Develop a reading and learning process that includes spatial, creative, and lateral skills.

Organize written, verbal, or graphic skills to show how the information applies.

Identify patterns, systems, and cycles to understand relationships across academic subjects.

Independently discover patterns, systems, cycles, principles, and theories.

Combine reading and learning mega-skills, organize and study to activate abstracting skills (text analysis to sort information).

Employ and embrace the ability to ask and answer open-ended questions.

Employ a graphic organizer to outline information.

Observe and learn to recognize relations within school subjects and how they connect throughout our world.

Draw meaning from facts, ideas, and details within book and text features to increase comprehension.

Discuss how facts, ideas, and details within books and text features increase comprehension.

Identify the organization of book and text features to build vocabulary, content knowledge, and concepts.

Continuously research new topics to build a deep, rich information base.




The Reading and Learning process emphasizes the basis of our company's signature lexile-based reading-to-learn tool, Mega Reading and Learning Skills (OSAC). When combined with genre-based content guides and ontological categories, these tools have a significant impact on helping young readers gain foundational content knowledge.

When we review the reading methods currently used within the educational industry, typical instruction focuses more on meta-skills over foundational content knowledge, knowledge development, academic vocabulary, and conceptual understanding. When we look at traditional reading lessons, meta-cognitive analysis often appears first, like finding the main idea or character traits.

Moreover, meta-thinking asks the reader what she thinks about while reading and why. However, this approach may be too advanced for inexperienced readers. Metacognition assumes students have sufficient foundational content knowledge. Thus, young readers with limited foundational content knowledge in vocabulary or background information will find it difficult to analyze a text or book.

In traditional learning environments, meta-thinking skills are commonly used in prose fiction; teachers often discuss the plot, setting, author's purpose, and character descriptions. These teaching methods form the base of reading comprehension from pre-K to high school.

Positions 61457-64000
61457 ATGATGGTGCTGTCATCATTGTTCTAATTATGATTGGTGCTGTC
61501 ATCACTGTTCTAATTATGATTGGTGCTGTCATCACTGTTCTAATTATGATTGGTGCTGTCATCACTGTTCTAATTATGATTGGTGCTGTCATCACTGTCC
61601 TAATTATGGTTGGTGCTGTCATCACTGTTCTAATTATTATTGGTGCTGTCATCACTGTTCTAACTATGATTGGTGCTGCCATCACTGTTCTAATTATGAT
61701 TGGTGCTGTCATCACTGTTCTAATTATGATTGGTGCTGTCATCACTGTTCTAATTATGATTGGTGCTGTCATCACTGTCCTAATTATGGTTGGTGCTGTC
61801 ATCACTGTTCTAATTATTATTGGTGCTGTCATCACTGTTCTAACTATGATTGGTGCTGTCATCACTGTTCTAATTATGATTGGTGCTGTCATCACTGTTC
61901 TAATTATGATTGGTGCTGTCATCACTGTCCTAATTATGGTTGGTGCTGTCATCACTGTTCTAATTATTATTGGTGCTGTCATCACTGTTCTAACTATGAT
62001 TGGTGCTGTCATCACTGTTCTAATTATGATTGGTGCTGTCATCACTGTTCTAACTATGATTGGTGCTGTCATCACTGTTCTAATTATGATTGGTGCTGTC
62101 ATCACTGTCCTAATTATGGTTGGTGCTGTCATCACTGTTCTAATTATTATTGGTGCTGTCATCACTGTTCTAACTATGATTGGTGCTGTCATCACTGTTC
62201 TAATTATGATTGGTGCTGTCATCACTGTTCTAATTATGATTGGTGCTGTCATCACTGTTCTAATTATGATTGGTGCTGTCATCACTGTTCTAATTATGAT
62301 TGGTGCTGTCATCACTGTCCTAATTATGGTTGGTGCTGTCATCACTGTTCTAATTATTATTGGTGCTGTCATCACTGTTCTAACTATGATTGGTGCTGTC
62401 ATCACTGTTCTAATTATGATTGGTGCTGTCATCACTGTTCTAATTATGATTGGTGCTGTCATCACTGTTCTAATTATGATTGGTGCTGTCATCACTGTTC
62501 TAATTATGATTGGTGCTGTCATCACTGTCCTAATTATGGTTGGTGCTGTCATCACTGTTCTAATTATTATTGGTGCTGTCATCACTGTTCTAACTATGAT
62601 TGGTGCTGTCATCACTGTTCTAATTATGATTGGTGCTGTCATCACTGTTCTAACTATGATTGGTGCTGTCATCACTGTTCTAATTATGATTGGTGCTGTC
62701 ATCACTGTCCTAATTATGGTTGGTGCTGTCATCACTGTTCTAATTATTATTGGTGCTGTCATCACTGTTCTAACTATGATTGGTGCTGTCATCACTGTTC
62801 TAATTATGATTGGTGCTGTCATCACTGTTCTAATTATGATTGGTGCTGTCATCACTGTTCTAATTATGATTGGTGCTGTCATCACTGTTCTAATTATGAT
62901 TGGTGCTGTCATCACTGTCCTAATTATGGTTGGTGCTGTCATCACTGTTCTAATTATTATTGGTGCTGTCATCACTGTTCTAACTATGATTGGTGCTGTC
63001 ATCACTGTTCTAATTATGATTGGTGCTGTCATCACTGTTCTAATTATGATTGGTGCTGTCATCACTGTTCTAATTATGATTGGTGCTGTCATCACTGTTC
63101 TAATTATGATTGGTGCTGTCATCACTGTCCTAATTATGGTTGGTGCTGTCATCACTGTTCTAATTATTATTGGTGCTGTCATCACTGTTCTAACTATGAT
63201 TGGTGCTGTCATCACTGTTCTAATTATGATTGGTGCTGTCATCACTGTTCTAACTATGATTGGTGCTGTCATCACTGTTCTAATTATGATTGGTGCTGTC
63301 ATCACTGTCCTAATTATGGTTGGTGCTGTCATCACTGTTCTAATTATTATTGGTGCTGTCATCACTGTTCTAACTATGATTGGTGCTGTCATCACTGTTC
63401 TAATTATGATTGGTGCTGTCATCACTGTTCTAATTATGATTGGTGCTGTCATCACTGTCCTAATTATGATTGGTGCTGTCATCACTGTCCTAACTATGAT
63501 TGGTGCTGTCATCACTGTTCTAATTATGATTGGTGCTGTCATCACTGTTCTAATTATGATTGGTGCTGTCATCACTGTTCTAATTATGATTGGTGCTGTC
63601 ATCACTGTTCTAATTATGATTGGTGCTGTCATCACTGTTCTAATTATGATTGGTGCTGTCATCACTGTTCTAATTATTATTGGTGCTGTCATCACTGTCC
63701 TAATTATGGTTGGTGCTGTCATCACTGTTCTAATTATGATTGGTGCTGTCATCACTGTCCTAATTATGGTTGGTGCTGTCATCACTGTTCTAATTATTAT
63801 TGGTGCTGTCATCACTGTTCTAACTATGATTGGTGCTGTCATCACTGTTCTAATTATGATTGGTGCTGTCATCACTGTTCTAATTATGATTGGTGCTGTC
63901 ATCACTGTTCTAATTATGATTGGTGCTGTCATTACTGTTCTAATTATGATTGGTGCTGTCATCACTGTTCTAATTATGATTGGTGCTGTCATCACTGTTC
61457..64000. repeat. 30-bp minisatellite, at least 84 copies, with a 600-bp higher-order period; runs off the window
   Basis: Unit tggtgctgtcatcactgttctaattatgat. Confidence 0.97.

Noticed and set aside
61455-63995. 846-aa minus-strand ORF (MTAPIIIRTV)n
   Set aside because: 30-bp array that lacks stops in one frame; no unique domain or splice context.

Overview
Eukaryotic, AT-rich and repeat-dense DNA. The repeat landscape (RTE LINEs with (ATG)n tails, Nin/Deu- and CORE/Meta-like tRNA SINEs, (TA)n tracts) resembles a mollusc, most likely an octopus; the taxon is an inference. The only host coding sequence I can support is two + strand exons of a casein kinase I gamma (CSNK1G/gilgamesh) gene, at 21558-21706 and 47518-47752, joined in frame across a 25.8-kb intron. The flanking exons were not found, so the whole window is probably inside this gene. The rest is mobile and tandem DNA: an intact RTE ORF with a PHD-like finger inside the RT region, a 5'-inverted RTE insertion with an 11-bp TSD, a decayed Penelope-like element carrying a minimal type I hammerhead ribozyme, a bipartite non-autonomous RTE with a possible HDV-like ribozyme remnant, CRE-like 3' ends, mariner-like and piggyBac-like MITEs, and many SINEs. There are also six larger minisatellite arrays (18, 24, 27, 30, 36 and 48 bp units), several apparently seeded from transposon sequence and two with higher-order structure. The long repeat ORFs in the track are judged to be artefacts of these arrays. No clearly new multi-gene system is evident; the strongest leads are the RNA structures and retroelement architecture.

Instead of starting with these metacognitive skills, we suggest studying more diverse genre types and doing more independent reading. Students will gain background knowledge, acquire vocabulary, deepen conceptual understanding, and effectively prepare for reading comprehension.

To better understand the author's purpose, readers may need to know why the setting is essential to the plot or comprehend key ideas and details in the story. While reading, students' background knowledge informs their thought processes.

Additionally, readers need to understand geography terms to understand the details within a story. For instance, knowledge about a mountainous landform, a region's attributes, or a fictional animal's habitat may be necessary for a book's plot development. However, if a reader has limited geography knowledge, the reader will not comprehend this information. Similarly, there is little comprehension if a student encounters a fictional war story and has little experience with real-life historical events. Without language development knowledge, how can a reader understand when an author uses figurative speech, idioms, or metaphors?

Introducing mega-learning skills helps young intellectuals gather critical foundational content knowledge early on. Mega-learning takes place before meta-thinking. The idea behind mega-learning reveals a more obvious content or informational gap for young, inexperienced readers than a perceived achievement gap.

Suppose young readers can access diverse books or have classroom environments that fully integrate foundational content knowledge and reading comprehension skills during instructional time. We could see a shift in academic performance. Some considerations include increasing independent reading time, increasing informational content within instruction, and ensuring complete mastery of foundational word knowledge content.

The Intellectual Bookshop recommends that young intellectuals increase their independent reading time. Independent reading at home or school allows young scholars to explore more books and subjects in depth. In turn, this activity supports building crucial foundational content knowledge and mental lexicon. This process will enable students to gain background knowledge, acquire vocabulary, and deepen conceptual understanding. As a result, students with a solid lexical basis can tackle complex text later in school.